David’s triumph over the Philistine giant Goliath is one of the most famous Bible stories and the quintessential picture of the victorious underdog (I Samuel 17). The soldier Goliath brings a litany of armory to battle (I Samuel 17:5-7) while the shepherd David carries a humble arsenal.
“He [David] took his stick in his hand and chose for himself five smooth stones from the brook, and put them in the shepherd’s bag which he had, even in his pouch, and his sling was in his hand; and he approached the Philistine.” - I Samuel 17:40, NASBAfter testing king Saul’s armor (I Samuel 17:38-39), David adopts a less is more approach and goes with what he knows as battle is not a time for experimentation. He carries only the tools of his trade - a staff, perhaps a decoy to falsely suggest that it would be used to cudgel a sword, and a sling (I Samuel 17:40).
David is very selective in picking his ammo. He waits until reaching a brook to draw the smooth polished rocks that lay in its valley. Smooth stones make superior slingshot pellets as they produce more predictable trajectories and are less apt to get caught on the cradle.
The Bible specifies that David chose five smooth stones (I Samuel 17:40). This proved an excess of four as David needed only one to fell the Philistine giant (I Samuel 17:49).
Why do you think David selected five stones?
No reason is given in Scripture for the spare rocks though many theories have been postulated. The simplest is that of the pragmatist. David could not have carried many stones and the extras provided a contingency plan in the event he missed. Likewise, carrying more than five would be pointless as had he missed five times, he would have already been defeated. Proponents of this explanation laud David for being responsible and not limiting God to a single result. This does not seem to fit the text as lacking confidence is not part of this story (I Samuel 17:26, 32-37). In the terms of today’s youth, David had to have some serious stones to undertake this mission in the first place.
Others speculate that David was preparing for retribution from Goliath’s four brothers. This is based upon II Samuel 21:15-22 and a parallel passage in I Chronicles 20:5. Though the Bible does not specifically state that Goliath had four brothers, he had at least one (II Samuel 21:19). This conjecture also does not fit the context because even if Goliath did have four brothers, it is doubtful that David would have known. David is depicted as shocked by Goliath’s challenge and is seen asking questions about the situation (I Samuel 17:26, 29).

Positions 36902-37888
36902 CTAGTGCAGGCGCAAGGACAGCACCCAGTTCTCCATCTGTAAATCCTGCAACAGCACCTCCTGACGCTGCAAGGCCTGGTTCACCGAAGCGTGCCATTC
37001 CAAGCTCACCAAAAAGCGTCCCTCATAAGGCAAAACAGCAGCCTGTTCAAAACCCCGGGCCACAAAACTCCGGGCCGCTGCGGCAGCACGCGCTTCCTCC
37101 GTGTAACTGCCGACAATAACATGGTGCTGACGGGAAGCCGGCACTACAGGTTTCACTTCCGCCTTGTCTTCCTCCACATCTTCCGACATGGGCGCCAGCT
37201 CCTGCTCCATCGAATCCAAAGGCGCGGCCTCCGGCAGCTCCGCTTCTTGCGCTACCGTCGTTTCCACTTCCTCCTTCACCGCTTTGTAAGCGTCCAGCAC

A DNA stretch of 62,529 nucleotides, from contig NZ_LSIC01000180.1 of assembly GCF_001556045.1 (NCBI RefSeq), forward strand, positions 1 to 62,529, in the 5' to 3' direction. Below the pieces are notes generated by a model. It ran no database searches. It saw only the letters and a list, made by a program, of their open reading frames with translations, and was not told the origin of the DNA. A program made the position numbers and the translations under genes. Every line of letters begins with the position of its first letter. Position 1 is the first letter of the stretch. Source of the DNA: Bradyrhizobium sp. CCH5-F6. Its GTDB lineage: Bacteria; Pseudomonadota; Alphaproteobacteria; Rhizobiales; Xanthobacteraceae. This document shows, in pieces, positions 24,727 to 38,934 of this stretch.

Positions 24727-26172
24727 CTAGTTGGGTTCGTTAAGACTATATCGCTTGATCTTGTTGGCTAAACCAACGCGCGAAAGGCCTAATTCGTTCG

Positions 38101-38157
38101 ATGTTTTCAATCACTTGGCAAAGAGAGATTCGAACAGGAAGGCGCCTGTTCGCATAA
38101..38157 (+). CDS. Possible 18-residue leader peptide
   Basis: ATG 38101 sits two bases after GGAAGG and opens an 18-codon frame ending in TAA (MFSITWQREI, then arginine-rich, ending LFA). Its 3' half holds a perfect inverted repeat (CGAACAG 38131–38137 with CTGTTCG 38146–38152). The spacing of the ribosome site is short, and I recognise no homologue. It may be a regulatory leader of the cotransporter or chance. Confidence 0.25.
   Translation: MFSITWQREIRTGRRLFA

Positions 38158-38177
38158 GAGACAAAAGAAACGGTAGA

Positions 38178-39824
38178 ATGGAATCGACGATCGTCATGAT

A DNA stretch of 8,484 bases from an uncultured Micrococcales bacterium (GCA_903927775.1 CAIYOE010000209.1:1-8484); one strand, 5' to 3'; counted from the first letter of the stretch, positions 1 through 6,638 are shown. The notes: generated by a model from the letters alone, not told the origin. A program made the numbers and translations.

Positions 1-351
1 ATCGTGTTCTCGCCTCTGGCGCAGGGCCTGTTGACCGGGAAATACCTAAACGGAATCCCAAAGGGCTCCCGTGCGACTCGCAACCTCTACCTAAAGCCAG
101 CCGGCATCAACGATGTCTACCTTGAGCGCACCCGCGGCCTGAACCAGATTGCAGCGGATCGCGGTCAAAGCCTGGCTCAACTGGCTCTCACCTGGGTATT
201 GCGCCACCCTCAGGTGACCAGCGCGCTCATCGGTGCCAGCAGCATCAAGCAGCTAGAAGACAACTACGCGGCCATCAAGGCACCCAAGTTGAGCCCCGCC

A more likely supposition is that David planned complete obliteration of the enemy. The Philistines controlled five strongholds each led by a lord (Joshua 13:3; I Samuel 6:16, 17, 18). Goliath was the representative of Gath (I Samuel 17:4, 23), one of their five cities.
There are also many metaphorical interpretations. Five appears in Biblical expressions relating to being hopelessly outnumbered (Leviticus 26:8; I Corinthians 14:19). Biblical numerologists cite five as the number of the Bible and suggest that David’s selection represents his using the very word of God to defeat Goliath. In charismatic circles it has been said that five represents the “five fold ministry” of apostle, prophet, evangelist, pastor, and teacher.
None of these hypotheses is wholly satisfying (especially the metaphorical). What is clear is that regardless of how many stones David took into battle, he would have appeared defenseless and overmatched in this contest. David takes a radical alternative and chooses not to play the game by Goliath’s rules. David was the proverbial man taking a knife to a gun fight.
What can Christians use today in handling the challenges they face? What do you take into battle with you?
David takes only five smooth stones and faith to battle a giant. They were enough.